JEL: F16 I21 I25 O15 O43 O47
    Date: 2018–04
  7. By: Krämer, Marion; Kumar, Santosh; Vollmer, Sebastian
    Abstract: We present experimental evidence on the impact of delivering double-fortified salt (DFS), salt fortified with iron and iodine, through the Indian school-feeding program called “midday meal” on anemia, cognition, and math and reading outcomes of primary school children. We conducted a field experiment that randomly provided one-year supply of DFS at a subsidized price to public primary schools in one of the poorest regions of India. The DFS treatment had significantly positive impacts on hemoglobin levels and reduced the prevalence of any form of anemia by 9.3 percentage points (or about 20 percent) but these health gains did not translate into statistically significant impacts on cognition and test scores. While exploring the heterogeneity in effects, we find that treatment had statistically significant gains in anemia and test scores among children with higher treatment compliance. We further estimate that the intervention was very cost effective and can potentially be scaled up rather easily.
    Keywords: Double-fortified salt,education,anemia,school feeding,India,randomized controlled trial
    JEL: C93 I1 O11
    Date: 2018
  8. By: Abel Bojar
    Abstract: The determinants of public spending composition have been studied from three broad perspectives in the scholarly literature: functional economic pressures, institutional constraints and party-political determinants. This paper engages with the third perspective by placing intra-governmental dynamics in the center of the analysis. Building on the portfolio allocation approach in the coalition formation literature and the common pool perspective in public budgeting, I argue that spending ministers with party-political backing from the Finance Minister or the Prime Minister are in a privileged positon to obtain extra funding for their policy jurisdictions compared to their colleagues without such support or without any partisan affiliation (non-partisan ministers). I test these propositions via a system of equations on six spending categories using seemingly unrelated regressions on a panel of 32 parliamentary democracies over two decades and offer largely supportive empirical evidence. With the exception of education, I provide evidence that budget shares accruing to key spending departments reflect this party-political logic of spending outcomes. In addition to the econometric results, I also illustrate the impact of ministerial alignment by short qualitative accounts from selected country cases.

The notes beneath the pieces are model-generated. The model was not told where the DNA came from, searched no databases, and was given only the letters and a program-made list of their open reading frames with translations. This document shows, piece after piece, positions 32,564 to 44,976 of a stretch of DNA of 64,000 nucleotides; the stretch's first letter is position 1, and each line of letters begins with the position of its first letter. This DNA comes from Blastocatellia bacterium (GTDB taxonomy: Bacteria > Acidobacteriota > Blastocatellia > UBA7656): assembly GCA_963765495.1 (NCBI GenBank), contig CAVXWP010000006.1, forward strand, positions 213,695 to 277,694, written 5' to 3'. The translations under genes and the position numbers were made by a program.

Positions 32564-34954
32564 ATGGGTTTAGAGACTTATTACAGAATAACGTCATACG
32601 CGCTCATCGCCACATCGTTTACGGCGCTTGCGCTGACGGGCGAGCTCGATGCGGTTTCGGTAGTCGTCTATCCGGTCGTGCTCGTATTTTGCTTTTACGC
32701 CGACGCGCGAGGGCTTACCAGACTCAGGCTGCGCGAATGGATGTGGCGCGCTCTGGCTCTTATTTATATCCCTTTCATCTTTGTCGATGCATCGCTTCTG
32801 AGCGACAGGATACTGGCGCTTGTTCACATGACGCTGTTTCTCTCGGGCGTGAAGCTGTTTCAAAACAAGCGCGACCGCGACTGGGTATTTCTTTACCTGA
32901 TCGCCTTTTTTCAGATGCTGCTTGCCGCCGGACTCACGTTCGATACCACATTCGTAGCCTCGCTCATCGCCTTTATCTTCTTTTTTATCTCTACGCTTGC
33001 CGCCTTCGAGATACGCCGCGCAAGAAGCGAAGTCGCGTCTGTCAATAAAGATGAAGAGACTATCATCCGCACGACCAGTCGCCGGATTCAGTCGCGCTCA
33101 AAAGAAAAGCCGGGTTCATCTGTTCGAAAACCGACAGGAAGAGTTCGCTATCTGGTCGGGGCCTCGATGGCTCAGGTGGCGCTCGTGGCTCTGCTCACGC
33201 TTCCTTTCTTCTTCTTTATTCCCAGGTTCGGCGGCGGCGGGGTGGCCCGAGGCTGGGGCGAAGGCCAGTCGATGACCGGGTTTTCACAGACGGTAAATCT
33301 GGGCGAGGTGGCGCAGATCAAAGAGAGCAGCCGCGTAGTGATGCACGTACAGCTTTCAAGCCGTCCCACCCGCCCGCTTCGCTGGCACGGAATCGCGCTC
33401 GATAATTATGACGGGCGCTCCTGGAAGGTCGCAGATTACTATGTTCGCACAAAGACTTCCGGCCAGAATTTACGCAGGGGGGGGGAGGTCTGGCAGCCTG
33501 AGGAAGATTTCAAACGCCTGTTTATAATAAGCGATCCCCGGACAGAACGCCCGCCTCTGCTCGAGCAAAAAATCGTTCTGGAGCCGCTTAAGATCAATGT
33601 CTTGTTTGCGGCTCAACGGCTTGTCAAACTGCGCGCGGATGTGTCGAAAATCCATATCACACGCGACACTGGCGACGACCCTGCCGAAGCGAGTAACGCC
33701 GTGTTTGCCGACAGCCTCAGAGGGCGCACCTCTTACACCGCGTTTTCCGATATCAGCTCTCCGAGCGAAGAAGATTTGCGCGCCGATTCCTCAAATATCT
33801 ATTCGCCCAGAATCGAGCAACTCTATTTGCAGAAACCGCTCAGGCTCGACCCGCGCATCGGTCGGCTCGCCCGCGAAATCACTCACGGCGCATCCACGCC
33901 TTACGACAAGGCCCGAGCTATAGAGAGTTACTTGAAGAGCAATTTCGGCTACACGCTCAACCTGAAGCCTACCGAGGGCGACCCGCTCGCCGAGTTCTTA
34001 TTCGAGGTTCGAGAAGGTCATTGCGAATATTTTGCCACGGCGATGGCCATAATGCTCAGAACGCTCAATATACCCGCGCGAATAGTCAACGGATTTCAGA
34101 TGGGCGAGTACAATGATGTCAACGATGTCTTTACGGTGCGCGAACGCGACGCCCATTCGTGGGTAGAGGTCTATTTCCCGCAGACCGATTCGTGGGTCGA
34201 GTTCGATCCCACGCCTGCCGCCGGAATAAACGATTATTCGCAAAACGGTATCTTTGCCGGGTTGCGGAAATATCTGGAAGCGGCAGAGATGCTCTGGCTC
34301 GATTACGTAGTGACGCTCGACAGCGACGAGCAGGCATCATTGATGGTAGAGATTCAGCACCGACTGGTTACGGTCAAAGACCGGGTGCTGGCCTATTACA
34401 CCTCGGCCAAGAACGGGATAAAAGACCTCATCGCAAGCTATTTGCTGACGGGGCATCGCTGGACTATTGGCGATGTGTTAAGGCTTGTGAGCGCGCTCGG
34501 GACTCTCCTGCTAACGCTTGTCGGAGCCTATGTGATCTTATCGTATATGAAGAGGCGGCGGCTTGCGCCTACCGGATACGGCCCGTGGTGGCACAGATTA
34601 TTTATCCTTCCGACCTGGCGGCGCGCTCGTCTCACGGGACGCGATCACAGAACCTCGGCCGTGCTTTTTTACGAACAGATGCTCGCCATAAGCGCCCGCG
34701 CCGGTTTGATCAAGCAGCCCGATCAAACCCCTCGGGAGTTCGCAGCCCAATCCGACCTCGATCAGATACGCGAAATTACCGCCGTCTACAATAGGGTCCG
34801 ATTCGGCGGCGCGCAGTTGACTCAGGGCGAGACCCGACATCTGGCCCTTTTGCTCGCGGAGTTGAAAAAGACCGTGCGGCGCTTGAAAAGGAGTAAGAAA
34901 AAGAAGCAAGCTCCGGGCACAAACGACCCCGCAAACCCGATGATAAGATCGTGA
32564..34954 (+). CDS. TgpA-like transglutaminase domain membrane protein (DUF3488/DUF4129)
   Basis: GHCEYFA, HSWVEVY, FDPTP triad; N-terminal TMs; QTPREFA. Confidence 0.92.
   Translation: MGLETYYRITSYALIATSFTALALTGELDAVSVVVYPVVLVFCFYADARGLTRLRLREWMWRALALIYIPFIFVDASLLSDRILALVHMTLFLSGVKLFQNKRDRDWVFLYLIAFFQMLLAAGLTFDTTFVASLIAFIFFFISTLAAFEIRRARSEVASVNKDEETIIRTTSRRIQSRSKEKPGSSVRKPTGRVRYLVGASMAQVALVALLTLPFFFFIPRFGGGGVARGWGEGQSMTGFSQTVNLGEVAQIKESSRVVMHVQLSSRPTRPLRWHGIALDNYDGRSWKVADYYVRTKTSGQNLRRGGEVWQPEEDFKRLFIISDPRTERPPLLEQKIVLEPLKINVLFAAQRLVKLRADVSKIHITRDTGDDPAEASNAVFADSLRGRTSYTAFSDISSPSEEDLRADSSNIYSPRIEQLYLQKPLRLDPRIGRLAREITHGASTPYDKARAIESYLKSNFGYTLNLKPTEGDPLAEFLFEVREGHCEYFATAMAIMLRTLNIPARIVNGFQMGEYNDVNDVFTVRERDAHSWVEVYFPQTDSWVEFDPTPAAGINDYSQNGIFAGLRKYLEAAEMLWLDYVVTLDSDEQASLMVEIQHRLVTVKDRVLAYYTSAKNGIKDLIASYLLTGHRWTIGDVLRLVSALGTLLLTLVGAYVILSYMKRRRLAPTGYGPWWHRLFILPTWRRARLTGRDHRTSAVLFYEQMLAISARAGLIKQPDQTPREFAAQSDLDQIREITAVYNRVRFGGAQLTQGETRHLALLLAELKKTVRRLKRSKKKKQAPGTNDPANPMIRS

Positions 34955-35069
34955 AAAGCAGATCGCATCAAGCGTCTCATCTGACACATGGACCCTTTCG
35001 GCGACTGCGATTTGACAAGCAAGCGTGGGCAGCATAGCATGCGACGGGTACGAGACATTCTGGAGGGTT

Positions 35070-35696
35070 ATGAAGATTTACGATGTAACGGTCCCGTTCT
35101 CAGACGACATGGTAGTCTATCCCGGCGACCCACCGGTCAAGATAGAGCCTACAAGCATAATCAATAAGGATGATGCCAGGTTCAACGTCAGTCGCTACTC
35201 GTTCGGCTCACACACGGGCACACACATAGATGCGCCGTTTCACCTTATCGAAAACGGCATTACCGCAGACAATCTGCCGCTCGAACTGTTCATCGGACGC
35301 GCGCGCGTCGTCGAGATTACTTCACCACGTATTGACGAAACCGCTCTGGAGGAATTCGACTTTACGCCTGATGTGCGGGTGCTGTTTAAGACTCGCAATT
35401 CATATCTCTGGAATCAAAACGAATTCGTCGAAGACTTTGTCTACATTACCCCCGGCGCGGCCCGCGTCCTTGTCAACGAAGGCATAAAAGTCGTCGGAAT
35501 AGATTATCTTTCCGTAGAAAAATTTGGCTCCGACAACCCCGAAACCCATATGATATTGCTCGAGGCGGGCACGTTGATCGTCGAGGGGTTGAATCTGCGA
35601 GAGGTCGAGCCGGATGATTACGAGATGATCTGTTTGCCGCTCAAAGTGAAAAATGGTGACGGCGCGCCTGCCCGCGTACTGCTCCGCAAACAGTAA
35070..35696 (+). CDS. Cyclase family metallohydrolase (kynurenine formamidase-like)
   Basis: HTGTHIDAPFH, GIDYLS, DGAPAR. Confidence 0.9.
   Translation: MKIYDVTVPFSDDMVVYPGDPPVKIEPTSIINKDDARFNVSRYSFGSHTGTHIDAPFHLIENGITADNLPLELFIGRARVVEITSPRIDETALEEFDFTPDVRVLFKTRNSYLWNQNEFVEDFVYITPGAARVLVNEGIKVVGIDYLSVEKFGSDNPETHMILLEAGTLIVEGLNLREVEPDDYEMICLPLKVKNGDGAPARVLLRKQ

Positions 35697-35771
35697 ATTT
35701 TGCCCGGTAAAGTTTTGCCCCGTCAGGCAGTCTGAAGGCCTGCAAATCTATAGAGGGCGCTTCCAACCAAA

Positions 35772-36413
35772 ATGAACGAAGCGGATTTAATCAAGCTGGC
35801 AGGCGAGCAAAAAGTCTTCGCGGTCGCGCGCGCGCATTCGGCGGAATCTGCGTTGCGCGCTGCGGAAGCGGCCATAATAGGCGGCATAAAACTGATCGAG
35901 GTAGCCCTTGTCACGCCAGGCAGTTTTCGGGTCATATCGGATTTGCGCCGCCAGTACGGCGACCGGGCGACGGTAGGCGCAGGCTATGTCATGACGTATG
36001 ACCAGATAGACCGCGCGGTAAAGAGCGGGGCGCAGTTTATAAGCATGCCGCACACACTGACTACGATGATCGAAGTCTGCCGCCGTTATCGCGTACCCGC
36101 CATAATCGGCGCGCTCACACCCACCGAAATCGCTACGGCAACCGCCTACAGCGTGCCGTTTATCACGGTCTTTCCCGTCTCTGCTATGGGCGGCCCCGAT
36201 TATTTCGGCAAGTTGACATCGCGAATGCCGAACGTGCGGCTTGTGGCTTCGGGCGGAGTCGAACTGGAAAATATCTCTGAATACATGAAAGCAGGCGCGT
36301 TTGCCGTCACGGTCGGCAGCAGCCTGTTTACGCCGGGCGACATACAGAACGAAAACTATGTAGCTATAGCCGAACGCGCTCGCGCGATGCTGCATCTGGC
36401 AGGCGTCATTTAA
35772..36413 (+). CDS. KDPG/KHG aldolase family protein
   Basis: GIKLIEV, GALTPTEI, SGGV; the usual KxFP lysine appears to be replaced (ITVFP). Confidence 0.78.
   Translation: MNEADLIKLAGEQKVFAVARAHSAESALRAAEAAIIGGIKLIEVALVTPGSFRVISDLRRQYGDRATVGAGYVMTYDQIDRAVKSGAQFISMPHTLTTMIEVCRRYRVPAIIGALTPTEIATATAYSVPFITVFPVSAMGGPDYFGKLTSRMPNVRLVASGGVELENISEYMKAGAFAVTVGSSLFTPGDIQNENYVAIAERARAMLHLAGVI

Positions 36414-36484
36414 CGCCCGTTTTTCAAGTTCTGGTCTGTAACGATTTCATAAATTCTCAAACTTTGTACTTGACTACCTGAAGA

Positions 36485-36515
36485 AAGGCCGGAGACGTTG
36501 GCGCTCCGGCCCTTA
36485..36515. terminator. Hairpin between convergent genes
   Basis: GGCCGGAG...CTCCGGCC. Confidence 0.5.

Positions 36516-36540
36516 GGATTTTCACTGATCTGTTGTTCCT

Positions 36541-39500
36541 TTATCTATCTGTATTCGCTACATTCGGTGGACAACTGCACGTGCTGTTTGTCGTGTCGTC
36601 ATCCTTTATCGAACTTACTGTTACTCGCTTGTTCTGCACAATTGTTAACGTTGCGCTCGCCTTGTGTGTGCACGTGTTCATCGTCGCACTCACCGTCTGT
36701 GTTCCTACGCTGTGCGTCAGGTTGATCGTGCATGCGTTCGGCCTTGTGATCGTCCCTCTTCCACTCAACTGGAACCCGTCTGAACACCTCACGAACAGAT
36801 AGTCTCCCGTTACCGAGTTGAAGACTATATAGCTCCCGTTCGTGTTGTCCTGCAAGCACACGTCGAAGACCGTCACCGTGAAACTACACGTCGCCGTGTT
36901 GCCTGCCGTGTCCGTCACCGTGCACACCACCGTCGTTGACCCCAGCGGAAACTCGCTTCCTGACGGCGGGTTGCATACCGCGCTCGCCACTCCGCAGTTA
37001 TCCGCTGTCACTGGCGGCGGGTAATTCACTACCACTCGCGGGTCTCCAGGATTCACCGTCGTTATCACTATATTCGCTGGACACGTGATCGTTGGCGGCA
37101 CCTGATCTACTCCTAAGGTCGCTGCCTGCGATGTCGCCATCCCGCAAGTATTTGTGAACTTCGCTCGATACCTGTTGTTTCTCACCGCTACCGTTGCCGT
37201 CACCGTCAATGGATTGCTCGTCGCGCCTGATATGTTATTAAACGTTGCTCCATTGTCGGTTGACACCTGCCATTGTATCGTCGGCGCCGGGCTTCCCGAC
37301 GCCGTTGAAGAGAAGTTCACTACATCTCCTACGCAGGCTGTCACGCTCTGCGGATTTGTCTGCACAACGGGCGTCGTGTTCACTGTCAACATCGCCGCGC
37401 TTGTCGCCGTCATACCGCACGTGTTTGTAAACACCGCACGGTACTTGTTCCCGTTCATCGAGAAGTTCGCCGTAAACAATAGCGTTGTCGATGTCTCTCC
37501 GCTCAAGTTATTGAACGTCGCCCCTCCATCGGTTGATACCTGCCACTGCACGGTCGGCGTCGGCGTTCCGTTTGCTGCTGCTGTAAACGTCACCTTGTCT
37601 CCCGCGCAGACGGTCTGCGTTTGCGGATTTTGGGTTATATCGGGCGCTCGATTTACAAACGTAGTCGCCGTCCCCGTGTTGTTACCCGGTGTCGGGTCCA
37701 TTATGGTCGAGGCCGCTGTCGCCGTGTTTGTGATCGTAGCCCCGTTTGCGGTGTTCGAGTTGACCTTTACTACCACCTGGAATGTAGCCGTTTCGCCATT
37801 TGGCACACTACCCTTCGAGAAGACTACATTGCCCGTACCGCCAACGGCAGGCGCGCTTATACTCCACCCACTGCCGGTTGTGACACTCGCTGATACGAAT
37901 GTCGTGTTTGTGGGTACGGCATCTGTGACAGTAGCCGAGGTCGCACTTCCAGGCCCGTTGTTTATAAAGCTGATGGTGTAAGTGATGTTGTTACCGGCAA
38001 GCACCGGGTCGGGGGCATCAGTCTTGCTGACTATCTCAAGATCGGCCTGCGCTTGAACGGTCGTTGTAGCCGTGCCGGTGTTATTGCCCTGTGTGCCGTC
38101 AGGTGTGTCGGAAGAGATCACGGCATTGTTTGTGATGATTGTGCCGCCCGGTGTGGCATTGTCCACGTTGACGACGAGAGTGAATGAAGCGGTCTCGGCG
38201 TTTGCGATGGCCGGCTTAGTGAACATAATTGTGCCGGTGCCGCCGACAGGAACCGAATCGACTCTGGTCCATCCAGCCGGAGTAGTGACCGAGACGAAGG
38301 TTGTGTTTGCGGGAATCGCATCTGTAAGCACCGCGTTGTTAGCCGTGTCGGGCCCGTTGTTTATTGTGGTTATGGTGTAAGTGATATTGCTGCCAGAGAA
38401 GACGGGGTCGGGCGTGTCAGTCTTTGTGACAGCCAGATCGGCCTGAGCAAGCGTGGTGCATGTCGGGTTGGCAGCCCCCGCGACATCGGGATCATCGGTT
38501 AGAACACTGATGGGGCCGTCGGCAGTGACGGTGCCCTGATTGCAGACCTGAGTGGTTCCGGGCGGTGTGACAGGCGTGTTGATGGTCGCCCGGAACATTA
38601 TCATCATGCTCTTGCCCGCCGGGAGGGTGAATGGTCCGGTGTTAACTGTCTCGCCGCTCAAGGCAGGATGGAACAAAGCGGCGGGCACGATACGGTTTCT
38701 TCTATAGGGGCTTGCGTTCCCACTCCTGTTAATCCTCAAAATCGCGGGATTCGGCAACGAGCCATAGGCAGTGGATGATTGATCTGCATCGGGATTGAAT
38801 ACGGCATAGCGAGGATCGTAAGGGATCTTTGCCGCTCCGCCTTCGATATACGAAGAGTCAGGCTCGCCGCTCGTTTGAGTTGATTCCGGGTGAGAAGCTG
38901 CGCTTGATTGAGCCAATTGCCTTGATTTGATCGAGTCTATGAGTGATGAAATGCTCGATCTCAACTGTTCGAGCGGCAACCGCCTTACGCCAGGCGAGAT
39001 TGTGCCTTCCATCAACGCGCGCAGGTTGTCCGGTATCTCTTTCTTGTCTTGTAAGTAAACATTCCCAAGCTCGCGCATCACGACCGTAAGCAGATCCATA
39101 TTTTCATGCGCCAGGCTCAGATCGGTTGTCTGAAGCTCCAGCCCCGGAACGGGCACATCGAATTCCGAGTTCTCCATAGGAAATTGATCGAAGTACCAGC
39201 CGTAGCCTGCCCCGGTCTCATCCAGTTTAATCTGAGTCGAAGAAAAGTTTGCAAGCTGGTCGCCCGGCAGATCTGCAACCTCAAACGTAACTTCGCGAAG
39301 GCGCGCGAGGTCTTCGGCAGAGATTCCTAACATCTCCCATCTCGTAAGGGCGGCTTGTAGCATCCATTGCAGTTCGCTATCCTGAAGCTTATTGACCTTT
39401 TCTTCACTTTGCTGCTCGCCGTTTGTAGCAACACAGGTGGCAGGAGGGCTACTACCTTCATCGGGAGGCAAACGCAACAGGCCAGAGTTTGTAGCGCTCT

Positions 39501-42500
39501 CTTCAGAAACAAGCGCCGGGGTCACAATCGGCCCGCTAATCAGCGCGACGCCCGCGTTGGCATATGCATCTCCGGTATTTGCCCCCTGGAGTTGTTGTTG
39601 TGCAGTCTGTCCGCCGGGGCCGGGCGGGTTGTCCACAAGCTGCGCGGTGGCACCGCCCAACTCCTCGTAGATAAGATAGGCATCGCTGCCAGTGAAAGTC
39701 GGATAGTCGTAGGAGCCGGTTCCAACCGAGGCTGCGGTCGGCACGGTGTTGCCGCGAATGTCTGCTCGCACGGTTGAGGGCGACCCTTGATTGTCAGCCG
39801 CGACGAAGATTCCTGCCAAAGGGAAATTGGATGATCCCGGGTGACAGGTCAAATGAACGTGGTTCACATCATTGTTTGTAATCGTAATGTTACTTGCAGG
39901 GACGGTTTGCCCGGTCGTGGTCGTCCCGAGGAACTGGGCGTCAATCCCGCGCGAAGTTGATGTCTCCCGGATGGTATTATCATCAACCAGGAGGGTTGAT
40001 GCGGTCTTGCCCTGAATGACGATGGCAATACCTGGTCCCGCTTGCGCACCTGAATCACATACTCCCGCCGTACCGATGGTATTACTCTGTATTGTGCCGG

Keywords: Public spending, budget composition, cabinet, ministers, coalition
    Date: 2018–04
  9. By: Seira Suzuki (PhD. Student, Osaka School of International Public Policy, Osaka University)
    Abstract: This paper investigate the effect of out-of-school activity in elementary school days on one’s future income. In order to analyze specifically, the model includes extra-curricular activities in junior high school, years of schooling, marital status and occupation. They could be influenced by the activity and also have effects on income. The data used for the analysis is the Preference Parameters Study. Related variables are extract and their relationship is calculated by path analysis. The result is in case of female, cultural activities have significant effect on income via schooling. In case of male, educational and sports activities increase one’s future income.